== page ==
I wonder if anything, short of the kid developing arm trouble, will thwart Rick Porcello's audition as a Tigers starting pitcher.
Every time a 20-year-old with Porcello's rare talent takes the mound, you can see the Tigers collectively take comfort in the fact he's pitching. That says everything about why manager Jim Leyland probably will push to bring him north.
The motivation for promoting him is not ideal. The Tigers would clearly love to have him understudy a bit more at Double-A Erie. And that might yet be their decision.
But the more Dontrelle Willis and Nate Robertson struggle, the more obvious it becomes Porcello will be starting the season with the Tigers.
He has too much talent. After last year's debacle, the Tigers will not go north without a team they believe can put heat on the American League from the first day of the season.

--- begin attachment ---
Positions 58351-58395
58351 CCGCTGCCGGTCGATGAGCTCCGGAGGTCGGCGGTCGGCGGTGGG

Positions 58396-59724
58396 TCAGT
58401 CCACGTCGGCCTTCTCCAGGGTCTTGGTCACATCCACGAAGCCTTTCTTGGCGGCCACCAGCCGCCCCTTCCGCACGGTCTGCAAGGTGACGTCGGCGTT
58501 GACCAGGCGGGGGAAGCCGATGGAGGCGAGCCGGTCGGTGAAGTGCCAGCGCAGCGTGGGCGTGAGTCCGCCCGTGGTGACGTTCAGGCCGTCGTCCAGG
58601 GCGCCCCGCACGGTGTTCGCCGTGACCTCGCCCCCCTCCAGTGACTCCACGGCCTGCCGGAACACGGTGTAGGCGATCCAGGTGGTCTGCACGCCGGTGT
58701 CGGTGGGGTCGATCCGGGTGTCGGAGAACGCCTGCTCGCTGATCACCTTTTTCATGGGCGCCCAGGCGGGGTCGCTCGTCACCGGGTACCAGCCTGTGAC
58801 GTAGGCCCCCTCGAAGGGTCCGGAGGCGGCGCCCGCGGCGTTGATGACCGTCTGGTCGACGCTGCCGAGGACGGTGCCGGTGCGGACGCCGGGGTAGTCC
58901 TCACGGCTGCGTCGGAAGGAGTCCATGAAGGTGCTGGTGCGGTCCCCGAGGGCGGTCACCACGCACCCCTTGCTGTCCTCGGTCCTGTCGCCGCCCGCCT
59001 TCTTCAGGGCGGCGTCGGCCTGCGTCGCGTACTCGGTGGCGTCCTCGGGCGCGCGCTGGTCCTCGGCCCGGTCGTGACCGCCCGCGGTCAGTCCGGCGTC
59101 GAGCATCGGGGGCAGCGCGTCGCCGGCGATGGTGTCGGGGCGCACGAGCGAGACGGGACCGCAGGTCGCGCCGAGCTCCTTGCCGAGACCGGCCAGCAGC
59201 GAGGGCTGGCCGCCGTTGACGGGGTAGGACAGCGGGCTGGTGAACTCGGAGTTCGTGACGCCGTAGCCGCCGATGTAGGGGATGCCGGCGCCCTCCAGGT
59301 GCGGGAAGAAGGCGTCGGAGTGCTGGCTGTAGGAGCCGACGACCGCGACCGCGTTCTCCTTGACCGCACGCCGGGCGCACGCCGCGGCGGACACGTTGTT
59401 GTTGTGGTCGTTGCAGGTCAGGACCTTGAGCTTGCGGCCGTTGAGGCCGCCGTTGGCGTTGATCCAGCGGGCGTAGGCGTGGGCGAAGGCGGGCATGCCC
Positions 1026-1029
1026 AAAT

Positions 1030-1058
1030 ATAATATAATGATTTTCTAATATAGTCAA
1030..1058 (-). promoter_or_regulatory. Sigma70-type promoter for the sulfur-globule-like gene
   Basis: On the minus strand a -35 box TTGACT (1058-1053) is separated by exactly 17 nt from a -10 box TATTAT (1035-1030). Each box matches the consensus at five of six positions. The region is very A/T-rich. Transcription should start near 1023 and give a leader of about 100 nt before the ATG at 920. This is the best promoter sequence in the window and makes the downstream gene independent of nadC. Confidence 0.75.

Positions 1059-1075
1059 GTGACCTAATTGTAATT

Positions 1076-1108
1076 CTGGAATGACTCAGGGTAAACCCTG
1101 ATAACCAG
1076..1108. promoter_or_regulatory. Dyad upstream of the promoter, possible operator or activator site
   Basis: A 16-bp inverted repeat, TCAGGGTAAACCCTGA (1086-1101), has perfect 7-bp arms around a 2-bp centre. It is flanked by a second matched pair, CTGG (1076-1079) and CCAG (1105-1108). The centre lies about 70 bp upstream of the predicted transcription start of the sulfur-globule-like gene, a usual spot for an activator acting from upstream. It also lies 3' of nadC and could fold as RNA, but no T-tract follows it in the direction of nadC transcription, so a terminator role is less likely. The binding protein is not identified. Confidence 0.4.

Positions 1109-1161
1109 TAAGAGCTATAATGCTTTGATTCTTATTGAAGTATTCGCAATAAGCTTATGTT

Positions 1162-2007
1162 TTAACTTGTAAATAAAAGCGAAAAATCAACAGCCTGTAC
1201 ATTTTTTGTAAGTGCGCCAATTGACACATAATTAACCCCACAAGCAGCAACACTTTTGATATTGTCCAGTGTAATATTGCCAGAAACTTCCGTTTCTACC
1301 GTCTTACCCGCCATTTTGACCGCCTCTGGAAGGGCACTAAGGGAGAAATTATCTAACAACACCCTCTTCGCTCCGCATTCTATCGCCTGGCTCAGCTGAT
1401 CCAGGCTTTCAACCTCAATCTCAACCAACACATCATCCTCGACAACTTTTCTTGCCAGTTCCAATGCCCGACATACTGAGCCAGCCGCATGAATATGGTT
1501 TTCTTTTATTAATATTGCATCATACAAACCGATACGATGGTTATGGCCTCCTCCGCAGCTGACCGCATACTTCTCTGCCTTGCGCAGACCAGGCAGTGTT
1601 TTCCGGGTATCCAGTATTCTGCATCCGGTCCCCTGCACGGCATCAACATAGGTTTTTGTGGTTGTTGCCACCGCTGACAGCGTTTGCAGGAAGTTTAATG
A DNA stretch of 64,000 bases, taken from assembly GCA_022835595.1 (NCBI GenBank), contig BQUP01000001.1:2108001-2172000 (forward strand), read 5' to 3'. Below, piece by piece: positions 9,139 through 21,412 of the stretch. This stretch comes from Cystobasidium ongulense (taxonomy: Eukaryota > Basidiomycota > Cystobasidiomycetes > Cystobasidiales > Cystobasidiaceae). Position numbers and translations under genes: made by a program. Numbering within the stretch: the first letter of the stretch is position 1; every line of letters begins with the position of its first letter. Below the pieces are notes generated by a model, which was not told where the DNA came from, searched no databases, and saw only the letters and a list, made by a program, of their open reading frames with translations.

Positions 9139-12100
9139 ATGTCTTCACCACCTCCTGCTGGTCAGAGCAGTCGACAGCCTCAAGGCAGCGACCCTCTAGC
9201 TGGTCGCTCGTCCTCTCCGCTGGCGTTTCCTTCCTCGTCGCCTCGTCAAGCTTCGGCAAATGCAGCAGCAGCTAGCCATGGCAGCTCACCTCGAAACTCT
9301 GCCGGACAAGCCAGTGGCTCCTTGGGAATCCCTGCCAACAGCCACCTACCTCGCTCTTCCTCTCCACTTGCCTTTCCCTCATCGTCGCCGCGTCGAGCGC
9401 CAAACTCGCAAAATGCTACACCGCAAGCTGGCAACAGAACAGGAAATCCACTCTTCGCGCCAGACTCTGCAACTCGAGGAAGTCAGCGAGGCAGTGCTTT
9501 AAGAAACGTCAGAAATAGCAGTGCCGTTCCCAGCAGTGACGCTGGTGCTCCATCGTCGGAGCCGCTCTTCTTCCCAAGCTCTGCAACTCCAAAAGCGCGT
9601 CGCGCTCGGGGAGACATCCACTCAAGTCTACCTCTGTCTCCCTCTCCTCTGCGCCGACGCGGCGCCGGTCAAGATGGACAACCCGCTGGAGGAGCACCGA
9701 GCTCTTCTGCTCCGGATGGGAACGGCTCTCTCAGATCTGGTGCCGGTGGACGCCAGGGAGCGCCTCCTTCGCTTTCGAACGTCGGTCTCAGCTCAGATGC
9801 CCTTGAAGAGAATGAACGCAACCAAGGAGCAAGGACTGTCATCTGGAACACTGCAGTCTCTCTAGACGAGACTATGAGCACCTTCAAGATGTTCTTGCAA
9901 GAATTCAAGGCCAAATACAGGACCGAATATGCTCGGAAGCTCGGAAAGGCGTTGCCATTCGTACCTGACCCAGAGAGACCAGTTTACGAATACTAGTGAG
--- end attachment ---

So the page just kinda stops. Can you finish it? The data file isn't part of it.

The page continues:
And that points today to them putting Porcello into the rotation.
There will be risks, absolutely, although they should be calculated risks.
The first concern will be pitch counts. Porcello was held to a 75-pitch limit last season, as a 19-year-old in his first full year of pro baseball.
The Tigers will be careful, probably looking initially at something in the 85-pitch range.
They also will be looking to right-hander Zach Miner as Porcello's insurance policy. If the youngster falters early in a game, Miner probably takes over.
And if Porcello proves he needs more time in the bushes, Miner again represents the best backup plan for filling out Leyland's rotation.
However it shakes out, it's difficult to believe as Porcello continues to impress that he will be anywhere but in a Tigers uniform 30 days from now -- when the team opens its regular season in Toronto.